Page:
More pictures of distant Hurricane Igor surf at Newport RI # 4
distant Hurricane Igor surf at Newport, RI # 9 (RIWXPhoto)
distant Hurricane Igor surf at Newport, RI # 9

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Quoting BLee2333:
I don't know about a TS. But it's definately getting it's act together!



That map always shows a closed circulation. ALWAYS.
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Lack of patience in here tonight.
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Evening, everyone.

The GFS model predicts a series of three tropical distubances will develop in the Caribbean over the next 1 - 2 weeks. The NOGAPS model predicts a new tropical depression will form off the coast of Africa about seven days from now.

Three TD's in the next week or two? Wow.
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1238. divdog
Quoting IKE:
Thundershowers are breaking out here in the Florida panhandle this afternoon.

92.1 outside my window.
looks like its a headed to defuniak wish we could get one here in Niceville. Dry as a bone.
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Quoting Stormchaser2007:


70% is not conservative lol





Geez its already at 50%. Whats conservative to you? You have people in this forum wanting to make this thing a storm right now:0
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for get about it be comeing a TD its going right too a TS
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1233. tkeith
Quoting Tazmanian:



the 2nd maps shows 31kt and 1006mb ouch its on it way too skiping TD and going right too a TS
needs more spin...
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Quoting BLee2333:
I don't know about a TS. But it's definately getting it's act together!





the 2nd maps shows 31kt and 1006mb ouch its on it way too skiping TD and going right too a TS
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Quoting Stormchaser2007:


70% is not conservative lol





Agreed. 95L is gradually getting better organized but still has a way to go before it becomes a Tropical Depression.
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1230. xcool
60% AT 8PM
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1229. xcool


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Member Since: September 10, 2007 Posts: 0 Comments: 11557
I don't know about a TS. But it's definately getting it's act together!


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The usually conservative LGEM takes 95L to a high-end category 4 hurricane before making landfall along central America, in which it evidently weakens.



Now this is interesting...


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Igor was no Fish storm
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Quoting Grecojdw:


Its looks good, but I agree generally. But I will go with a conservative 70%.


70% is not conservative lol



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1222. KEEPEROFTHEGATE (Mod)
Hurricane Igor leaving its mark on east and south coasts of province Reader submitted photo
Bay L'Argent
Published on September 21st, 2010
Published on September 21st, 2010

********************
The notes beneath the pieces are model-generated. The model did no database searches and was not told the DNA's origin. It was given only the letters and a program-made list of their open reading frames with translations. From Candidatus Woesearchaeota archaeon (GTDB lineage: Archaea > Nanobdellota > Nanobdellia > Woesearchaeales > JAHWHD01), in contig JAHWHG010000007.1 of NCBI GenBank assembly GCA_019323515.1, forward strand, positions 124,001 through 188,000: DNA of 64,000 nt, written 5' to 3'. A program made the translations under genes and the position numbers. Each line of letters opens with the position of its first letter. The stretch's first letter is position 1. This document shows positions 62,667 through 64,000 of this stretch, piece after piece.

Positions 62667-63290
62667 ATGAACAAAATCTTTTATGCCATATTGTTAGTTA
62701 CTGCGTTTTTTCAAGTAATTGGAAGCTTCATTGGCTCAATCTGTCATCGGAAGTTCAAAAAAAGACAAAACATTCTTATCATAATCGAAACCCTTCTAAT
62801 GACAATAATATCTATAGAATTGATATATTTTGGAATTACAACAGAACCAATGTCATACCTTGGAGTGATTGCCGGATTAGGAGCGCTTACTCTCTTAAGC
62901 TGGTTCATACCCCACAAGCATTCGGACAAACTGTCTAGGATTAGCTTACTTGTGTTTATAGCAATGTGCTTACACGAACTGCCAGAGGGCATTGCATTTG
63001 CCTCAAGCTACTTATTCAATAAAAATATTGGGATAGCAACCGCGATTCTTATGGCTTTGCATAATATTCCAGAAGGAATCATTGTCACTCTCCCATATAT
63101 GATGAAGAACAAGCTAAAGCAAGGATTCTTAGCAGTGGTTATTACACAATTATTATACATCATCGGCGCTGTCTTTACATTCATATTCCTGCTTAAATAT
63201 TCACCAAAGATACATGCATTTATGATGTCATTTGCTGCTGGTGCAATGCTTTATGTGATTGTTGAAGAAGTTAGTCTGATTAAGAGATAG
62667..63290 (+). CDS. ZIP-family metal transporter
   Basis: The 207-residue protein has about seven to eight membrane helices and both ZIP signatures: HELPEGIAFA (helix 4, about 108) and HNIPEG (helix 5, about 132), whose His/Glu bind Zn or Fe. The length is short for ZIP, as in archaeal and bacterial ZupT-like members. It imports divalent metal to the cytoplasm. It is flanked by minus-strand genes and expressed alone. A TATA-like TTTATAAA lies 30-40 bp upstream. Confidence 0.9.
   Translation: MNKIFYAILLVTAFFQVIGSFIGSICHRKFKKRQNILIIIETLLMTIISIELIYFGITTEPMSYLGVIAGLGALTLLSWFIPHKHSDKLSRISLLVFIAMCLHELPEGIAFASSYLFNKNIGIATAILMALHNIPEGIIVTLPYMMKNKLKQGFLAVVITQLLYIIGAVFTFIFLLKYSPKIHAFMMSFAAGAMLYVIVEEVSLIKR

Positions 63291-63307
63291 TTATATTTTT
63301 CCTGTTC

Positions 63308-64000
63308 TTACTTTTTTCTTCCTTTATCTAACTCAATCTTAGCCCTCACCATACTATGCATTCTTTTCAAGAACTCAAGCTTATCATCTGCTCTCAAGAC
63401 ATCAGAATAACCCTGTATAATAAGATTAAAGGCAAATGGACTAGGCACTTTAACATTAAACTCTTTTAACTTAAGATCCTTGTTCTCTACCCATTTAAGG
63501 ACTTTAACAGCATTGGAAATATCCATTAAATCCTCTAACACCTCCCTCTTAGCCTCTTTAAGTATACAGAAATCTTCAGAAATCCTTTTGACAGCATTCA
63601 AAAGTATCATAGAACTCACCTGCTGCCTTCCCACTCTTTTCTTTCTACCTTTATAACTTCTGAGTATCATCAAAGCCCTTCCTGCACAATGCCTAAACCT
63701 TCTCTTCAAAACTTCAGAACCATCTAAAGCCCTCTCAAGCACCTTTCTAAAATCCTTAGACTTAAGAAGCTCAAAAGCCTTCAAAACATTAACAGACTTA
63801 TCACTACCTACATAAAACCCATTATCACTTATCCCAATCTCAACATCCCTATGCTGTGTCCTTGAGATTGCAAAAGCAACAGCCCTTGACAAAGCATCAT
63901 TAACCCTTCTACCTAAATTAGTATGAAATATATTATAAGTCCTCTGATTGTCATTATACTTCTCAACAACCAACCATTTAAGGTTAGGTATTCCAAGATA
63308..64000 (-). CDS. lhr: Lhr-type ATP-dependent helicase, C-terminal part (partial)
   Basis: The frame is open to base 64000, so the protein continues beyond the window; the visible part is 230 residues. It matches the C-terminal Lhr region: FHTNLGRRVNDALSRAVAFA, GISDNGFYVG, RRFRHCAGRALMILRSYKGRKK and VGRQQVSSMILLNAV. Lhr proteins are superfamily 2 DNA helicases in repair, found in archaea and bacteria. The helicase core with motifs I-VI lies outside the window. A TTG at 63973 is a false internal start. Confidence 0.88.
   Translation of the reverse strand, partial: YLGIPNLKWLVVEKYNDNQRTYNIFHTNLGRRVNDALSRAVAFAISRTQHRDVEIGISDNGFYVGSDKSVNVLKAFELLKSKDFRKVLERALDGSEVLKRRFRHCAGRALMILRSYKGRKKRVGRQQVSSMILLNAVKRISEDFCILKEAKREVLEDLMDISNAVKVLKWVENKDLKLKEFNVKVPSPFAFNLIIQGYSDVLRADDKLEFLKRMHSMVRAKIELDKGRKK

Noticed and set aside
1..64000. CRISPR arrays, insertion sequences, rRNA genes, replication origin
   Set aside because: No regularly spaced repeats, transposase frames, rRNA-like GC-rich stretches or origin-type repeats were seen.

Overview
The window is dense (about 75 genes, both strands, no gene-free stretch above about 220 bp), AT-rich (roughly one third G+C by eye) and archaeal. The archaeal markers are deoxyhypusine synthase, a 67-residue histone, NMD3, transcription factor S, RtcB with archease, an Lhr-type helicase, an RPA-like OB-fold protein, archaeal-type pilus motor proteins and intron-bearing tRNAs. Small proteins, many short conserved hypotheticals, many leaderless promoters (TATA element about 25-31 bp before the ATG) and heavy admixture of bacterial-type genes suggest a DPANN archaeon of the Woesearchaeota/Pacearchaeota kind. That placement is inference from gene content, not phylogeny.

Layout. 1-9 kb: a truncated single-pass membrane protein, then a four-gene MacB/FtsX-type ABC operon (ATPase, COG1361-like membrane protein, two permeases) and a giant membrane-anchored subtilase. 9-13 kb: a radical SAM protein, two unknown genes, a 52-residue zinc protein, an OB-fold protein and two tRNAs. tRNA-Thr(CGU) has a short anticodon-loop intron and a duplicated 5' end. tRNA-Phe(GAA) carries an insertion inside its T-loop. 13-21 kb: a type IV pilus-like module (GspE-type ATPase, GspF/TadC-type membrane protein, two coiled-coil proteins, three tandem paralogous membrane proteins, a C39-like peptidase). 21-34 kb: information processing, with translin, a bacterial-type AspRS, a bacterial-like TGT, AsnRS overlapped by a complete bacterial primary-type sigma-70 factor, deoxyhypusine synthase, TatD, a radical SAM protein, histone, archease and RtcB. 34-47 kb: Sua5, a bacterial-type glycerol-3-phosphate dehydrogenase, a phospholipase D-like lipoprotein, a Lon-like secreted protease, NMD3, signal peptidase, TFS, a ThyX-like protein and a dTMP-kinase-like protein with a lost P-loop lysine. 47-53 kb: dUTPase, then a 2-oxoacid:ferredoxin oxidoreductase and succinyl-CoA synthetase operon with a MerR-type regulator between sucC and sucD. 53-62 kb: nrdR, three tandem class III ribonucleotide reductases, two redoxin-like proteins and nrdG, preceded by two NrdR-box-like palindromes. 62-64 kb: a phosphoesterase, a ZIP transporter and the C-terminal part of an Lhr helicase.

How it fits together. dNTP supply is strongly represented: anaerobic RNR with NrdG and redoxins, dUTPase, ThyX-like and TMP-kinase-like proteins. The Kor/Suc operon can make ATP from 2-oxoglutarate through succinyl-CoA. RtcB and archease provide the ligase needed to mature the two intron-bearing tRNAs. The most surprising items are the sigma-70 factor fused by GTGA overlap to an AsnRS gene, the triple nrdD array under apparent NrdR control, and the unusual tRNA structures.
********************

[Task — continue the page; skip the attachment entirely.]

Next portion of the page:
Topics : Environment Canada , Canadian Hurricane Centre , Fire and Emergency Services , Terra Nova , Newfoundland , Southern Newfoundland
Hurricane Igor may be starting to look the other way as it passes the east coast of the island, but the storm is not yet finished hammering the coast.

According to Environment Canada, northerly winds are forecast to gust between 100 and 150 km/h tonight as Igor moves to the northeast.

Post tropical storm Igor is presently located approximately 70 kilometres off the east coast and is forecast to track northeastward across the funk island banks tonight.

Rainfall amounts in excess of 230 millimetres has already fallen over the Burin Peninsula. Gander areas have seen over 100 millimetres of rain with an additional 15 millimetres expected this evening. The Bonavista Peninsula and Terra Nova area has seen over 200 millimetres of rain and an additional 15 to 25 millimetres is expected this evening

The Avalon Peninsula has seen over 130 millimetres today with an additional 10 to 15 millimetres expected this evening.

Local flooding has already been reported over eastern and southern Newfoundland. Extreme caution should be taken as flooding conditions will continue into this evening.

On Random Island, residents of Lower Lance Cove mounted a desperate search for an 80-year-old man who was washed into the sea after a driveway collapsed from underneath him due to heavy water flow. Emergency search and rescue crews, and police, were unable to get to the area due to washed out roads, and unsafe boating and flying conditions.

Igor’s high winds and heavy rain caused hazardous driving conditions, flooded and washed out roads, power outages, flooded basements, downed trees and power lines, damaged roofs and siding, and damaged vehicles.

In addition, six to eight-metre swells are impacting the southern-facing coastlines of Newfoundland. These swells will persist and gradually grow during tonight. Elevated water levels accompanied by high waves and pounding surf will develop along the northeast coast this evening and along the Northeastern Avalon Peninsula overnight.